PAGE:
Commonly done procedures by laparoscopy

  • Assessment of tubal patency by chromopertubation

  • Adhesiolysis to clear tubes, ovaries and uterus and restore normal anatomy of pelvis

  • Laparoscopic Ovarian drilling in PCOS

  • Cyst removal from ovaries

  • Laparoscopic Endometriotic cyst drainage and fulgurating all endometriotic deposits in the cyst

  • Clearance of endometriosis including fulguration of all possible deposits in pelvis

  • Obtaining biopsies to confirm diagnosis if in doubt from ovaries, tube or deposits in the pelvis

  • Opening of the distal end of tubes

  • Removal of ectopic pregnancy

  • Removal of fibroids protruding on the surface of the uterus

  • Clipping or removal of tubes before IVF in case of gross hydrosalpinx

  • Controlling hysteroscopic septum resection or hysteroscopic adhesiolysis by direct visualization by laparoscope simultaneously, to prevent injury to uterus or any other surrounding structures

  • Confirming successful cornual cauterization to achieve tubal patency by seeing spillage of dye from the outer end of the tube.

Advantages of laparoscopy over open surgery

  • Smaller and cosmetically better scars

  • Reduced pain after surgery

  • Shorter stay in the hospital

  • Less chances of wound infection

  • Faster recovery and resumption of normal activity

Complications of laparoscopy

  • Inability to perform the procedure due to technical problems or extreme obesity

  • Intended laparotomy (open surgery) in the best interest of the patient whenever required

  • Injury to internal organs and blood vessels


Hysteroscopy is an operative procedure performed under general anesthesia where a telescope is introduced into the uterus through the vagina to visualize the inside of the uterus.

Why does one require hysteroscopy?
Hysteroscopy is done to visualize the inside of the uterus to make sure that there are no pathologies, which could cause infertility and which if present, can be corrected simultaneously by operative hysteroscopy to improve fertility.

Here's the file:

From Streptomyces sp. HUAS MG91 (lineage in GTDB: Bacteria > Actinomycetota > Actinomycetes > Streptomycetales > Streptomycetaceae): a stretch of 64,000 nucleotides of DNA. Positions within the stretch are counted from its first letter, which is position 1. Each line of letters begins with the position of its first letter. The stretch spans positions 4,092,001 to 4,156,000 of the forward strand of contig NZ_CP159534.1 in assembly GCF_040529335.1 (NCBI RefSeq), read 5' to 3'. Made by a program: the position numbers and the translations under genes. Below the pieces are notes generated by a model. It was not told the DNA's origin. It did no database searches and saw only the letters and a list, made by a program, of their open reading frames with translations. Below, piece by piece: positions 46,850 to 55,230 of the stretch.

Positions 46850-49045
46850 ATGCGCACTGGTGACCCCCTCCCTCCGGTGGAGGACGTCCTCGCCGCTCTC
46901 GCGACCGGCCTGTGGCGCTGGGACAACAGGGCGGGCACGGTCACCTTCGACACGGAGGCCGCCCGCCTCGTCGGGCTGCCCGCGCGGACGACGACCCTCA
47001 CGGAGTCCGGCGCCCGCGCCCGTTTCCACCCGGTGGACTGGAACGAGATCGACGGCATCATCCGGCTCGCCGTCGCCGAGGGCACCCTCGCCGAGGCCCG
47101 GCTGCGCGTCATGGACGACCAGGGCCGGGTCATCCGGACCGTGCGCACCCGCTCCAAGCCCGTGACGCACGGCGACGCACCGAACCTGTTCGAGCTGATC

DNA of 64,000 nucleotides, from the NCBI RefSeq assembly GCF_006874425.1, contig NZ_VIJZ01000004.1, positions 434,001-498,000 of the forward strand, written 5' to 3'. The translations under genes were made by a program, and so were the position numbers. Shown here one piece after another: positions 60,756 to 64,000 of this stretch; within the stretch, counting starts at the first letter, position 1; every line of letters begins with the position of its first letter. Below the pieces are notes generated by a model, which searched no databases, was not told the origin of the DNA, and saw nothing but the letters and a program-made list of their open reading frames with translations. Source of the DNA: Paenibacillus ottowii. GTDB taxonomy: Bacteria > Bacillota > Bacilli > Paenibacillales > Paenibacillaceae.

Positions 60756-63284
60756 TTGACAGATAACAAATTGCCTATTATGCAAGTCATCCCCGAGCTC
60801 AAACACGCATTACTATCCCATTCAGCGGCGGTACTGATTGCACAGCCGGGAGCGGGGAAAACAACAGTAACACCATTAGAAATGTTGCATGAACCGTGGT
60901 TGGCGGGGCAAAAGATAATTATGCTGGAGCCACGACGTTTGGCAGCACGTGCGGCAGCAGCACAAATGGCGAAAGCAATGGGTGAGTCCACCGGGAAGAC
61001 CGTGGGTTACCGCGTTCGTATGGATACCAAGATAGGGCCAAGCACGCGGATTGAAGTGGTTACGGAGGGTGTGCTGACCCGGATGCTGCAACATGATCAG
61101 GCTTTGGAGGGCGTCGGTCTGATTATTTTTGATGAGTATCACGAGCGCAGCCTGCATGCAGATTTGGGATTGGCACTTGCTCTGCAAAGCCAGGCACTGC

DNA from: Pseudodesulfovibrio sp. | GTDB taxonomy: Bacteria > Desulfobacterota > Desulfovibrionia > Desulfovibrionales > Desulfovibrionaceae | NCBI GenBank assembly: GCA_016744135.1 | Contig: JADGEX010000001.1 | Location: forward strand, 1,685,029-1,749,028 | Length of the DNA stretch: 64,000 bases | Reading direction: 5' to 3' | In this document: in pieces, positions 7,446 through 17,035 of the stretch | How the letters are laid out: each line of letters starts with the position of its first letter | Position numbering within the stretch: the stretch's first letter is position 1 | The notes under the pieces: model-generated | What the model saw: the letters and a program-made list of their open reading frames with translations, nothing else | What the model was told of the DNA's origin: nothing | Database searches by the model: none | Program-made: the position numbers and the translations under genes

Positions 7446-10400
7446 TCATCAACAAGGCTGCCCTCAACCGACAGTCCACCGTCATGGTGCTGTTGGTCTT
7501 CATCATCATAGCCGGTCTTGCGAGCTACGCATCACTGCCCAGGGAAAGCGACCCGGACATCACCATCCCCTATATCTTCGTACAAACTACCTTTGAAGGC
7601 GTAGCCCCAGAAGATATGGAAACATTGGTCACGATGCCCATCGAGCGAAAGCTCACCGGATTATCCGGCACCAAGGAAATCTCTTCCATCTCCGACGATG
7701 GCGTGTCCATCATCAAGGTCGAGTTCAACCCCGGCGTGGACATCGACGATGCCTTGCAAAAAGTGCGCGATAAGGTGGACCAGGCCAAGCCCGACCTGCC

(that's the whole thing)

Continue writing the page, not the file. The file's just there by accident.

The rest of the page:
Hysteroscopy can treat following conditions:http://www.gynecologistkolkata.net/cimage30/110622pic18.jpg

  • Visualization of cavity of uterus and site specific targeted biopsies whenever necessary

  • Removal of endometrial polyps

  • Removal of sub- mucous fibroids

  • Clearance of adhesions in the cavity of the uterus

  • Excision of uterine septum

  • Removal of foreign bodies or old products of conception or embedded intra uterine contraceptive devices

  • Cornual catherizationto open up the tubes

  • Insertion of ESSURE for proximal tubal occlusion

Complications Of Hysteroscopy

  • Inability to perform the procedure due to technical problems

  • Poor visualization due to thickened endometrial/ poor distension

  • Difficult cervical dilation due to fibrosis/ cervical ridge

  • Uterine perforation

 Q1. What is the approximate time taken for surgery?
Ans. About 30 minutes to 1 hour depending upon nature of the surgery.

Q2.Will I need to take complete bed rest?
Ans. No, You can get up from bed and start moving about as early as 2 hours after surgery unless advised otherwise by your consultant. You can start walking, climbing stairs and can resume all basic activities on the very same day, 4-6 hours after surgery.